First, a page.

I declare this day—Wednesday, 12 December 2012—Pythagoras day. As the calendar marks 12-12-12 we ought to reflect upon the majesty of Base 12 as Pythagoreans are wont to do. (Ridiculous / lofty / over-reaching tone is entirely intentional.) To that effect I present a modest manifesto (unfinished and ill-advised) for calendar revision inspired by the beauty of twelve’s divisibility.
The measurement of time is a human right. Measure itself shapes the experience of that which is measured. It is with these two convictions that we engage our current popular system for measuring time.
It is not the goal of this proposal to be absurdly radical—to propose non-linear measurements of time or uselessly abstract definitions, however poetic. Rather, it is the goal of this proposal to be modest and sympathetic to the current Gregorian system by insisting on simple improvements and even reaffirming aspects of the current system after investigating alternatives.
This proposal is divided into installments of investigation. This current installment in particular investigates the division of a year into both months and weeks. It does not investigate the location and measurement of an epoch nor does it propose a fixed location for the year (for example beginning a year in mid-winter as the current system does versus beginning on the first day of spring.) It does not propose a new system for dividing days into hours, minutes, and so on.
1.The earth’s relationship to the sun is our primary notion of time, both for earth’s rotations and revolutions.
2. The earth’s relationship to the moon is our secondary notion of time. Unfortunately this relationship conflicts with the sun. The sun must take priority. For example, dividing the year into 12 months will be better in the long run than dividing it into 13 (a prime number) to accommodate for the moon’s 28 day cycle, privileging a unit of 30 to 31 days over a unit of 28 days. This is unfortunate, but it also mirrors our current notion of time: Weeks do not fit in evenly to months. The moon’s cycle does not fit evenly into months.
3. In our everyday experience local observations outweigh global observations, therefore it is unsuitable to have a single time for all of Earth. We must have timezones.
4. Irregularities and remainders are inevitable and it is tidiest to place these at the end of a regular pattern. For example, why have a leap day at the close of the second month of the year when it would be more appropriate placed at the close of the entire year?
Sun relative, moon sympathetic.
Months are an attempt to divide the year (Sun-relative) into units that are sympathetic to the Moon’s period. Unfortunately these units are not truly harmonious, yielding dissonance. (There are slightly more than 13 average moon cycles per year.) Twelve is an acceptable substitute as it is close to 13 but divides the year evenly by 2, 3, 4, and 6.
The number of days in a month is either 30 or 31 with a relationship to the month’s zero-indexed number such that:
zero-indexed month number % 2 = number of days % 2
The exception is the final month which will have 30 days with exception for leap years during which it will have 31. This system intentionally places the exception at the end of a patterned stack, rather than the beginning or elsewhere.
In addition to units of measure this proposal includes new names for the divided units themselves. Presently names of the month have no relation to their order. For example the prefix “oct” in “October” of course means “eight” as October was originally the 8th month of the year prior to the insertion of July and August. September, November, and December suffer the same discontinuity. Their names are decoupled from their original numeric meaning and now at best serve as false cognates. Additionally the alphabetical sorting of month names as we know them also has no relationship to their sequential order. This is of importance particularly when listing the contents of a digital folder.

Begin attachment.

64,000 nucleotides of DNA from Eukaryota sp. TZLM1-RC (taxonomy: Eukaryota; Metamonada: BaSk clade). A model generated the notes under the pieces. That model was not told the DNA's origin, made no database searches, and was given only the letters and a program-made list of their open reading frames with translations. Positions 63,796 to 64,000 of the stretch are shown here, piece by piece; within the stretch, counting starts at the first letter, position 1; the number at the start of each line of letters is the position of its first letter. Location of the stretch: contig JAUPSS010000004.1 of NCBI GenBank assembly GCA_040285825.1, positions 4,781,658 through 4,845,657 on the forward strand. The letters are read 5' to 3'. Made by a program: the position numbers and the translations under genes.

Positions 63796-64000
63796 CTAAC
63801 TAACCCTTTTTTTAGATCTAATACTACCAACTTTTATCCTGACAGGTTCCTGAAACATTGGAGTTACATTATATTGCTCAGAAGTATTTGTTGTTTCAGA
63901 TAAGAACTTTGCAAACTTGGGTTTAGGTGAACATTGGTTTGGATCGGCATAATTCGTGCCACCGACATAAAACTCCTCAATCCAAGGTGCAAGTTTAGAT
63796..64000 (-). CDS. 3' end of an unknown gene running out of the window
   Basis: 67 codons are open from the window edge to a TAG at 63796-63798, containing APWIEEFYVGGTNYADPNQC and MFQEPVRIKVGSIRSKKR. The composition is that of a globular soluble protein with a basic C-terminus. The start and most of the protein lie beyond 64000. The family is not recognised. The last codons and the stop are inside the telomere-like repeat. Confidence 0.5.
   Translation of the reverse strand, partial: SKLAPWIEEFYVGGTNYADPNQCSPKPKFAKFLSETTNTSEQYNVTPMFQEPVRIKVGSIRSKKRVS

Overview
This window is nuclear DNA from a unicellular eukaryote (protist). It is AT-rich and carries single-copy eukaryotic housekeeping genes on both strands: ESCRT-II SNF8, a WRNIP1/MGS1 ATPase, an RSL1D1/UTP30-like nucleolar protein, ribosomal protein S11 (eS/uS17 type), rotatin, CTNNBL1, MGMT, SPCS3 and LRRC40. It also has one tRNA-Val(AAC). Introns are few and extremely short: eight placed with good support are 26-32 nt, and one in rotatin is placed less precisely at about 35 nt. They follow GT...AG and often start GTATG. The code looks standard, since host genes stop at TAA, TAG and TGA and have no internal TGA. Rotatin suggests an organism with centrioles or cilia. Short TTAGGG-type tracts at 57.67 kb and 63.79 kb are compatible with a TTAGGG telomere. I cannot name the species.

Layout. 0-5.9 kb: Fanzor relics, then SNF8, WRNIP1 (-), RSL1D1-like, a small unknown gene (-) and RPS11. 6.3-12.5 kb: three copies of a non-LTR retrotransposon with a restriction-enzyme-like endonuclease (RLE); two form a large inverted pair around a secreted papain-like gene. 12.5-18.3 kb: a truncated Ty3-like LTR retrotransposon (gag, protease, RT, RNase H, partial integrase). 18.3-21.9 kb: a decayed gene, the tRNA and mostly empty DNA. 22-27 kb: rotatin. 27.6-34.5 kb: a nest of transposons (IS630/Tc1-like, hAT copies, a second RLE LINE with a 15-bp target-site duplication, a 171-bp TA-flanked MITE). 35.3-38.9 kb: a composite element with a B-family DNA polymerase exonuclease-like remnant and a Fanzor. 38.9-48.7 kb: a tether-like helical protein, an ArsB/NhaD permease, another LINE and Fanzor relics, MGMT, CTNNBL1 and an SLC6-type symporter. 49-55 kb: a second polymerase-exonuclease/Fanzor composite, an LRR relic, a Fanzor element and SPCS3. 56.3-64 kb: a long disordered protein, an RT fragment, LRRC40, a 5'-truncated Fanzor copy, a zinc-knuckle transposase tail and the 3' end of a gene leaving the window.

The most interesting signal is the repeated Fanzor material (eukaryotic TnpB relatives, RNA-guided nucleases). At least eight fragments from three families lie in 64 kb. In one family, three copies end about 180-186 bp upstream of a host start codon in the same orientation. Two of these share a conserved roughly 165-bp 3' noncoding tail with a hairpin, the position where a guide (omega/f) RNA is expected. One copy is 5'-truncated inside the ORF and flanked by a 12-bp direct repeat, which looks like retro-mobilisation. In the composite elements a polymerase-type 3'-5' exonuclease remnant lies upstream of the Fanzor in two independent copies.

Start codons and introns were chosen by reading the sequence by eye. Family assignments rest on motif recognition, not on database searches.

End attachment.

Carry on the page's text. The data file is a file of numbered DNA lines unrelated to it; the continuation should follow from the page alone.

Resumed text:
To resolve these issues we may draw upon the Greek alphabet and other sources of inspiration. These humble proposals for new month names simultaneously sort themselves chronologically and alphabetically. Names beginning with vowels evenly divide the year into thirds and have six letters, while names beginning with consonants have seven letters.
No Name Abr Days
01 Alamon Am 30
02 Bedamon Bm 31
03 Cadamon Cm 30
04 Delamon Dm 31
05 Epamon Em 30
06 Fedamon Fm 31
07 Gedamon Gm 30
08 Hedamon Hm 31
09 Idamon Im 30
10 Jakamon Jm 31
11 Kadamon Km 30
12 Lulamon Lm 31 or 30
= 366 or 365 days
= 1 year
Each week is composed of 7 days, allowing 4 weeks to the moon’s 28 day cycle. This unfortunately does not fit evenly into months, but in this way it is no worse than the current system.
No Name Abr
01 Aladin Ad
02 Bedadin Bd
03 Cadadin Cd
04 Deladin Dd
05 Epadin Ed
06 Fedadin Fd
07 Gedadin Gd
4 weeks = 28 days
= 1 moon cycle
= 0.93 months (30)
= 0.90 months (31)
Although it was highly tempting to create a regular system where the first day of each month was always the first day of the week, the need for an absolutely regular system (the ability to measure time in weeks) outweighs the impulse to refine the relationship of weeks to months in this way. (For example, the measurement of fetus and newborn development is in weeks.) It seems the dissonance between weeks and months is a painful necessity and will always be with us.
This dissonance is a serious blow to most invariable calendar models. The Hanke-Henry model, which takes the unusual tack of adding an extra week every 5 or 6 years, breaks our assertion that the length of months should always be as equal as possible. That models reshuffle would have created only 240 weekdays of 366 (66%) versus the current calendar which yields 261 (71%) thus decreasing regulated human productivity severely.
To be continued some day . . .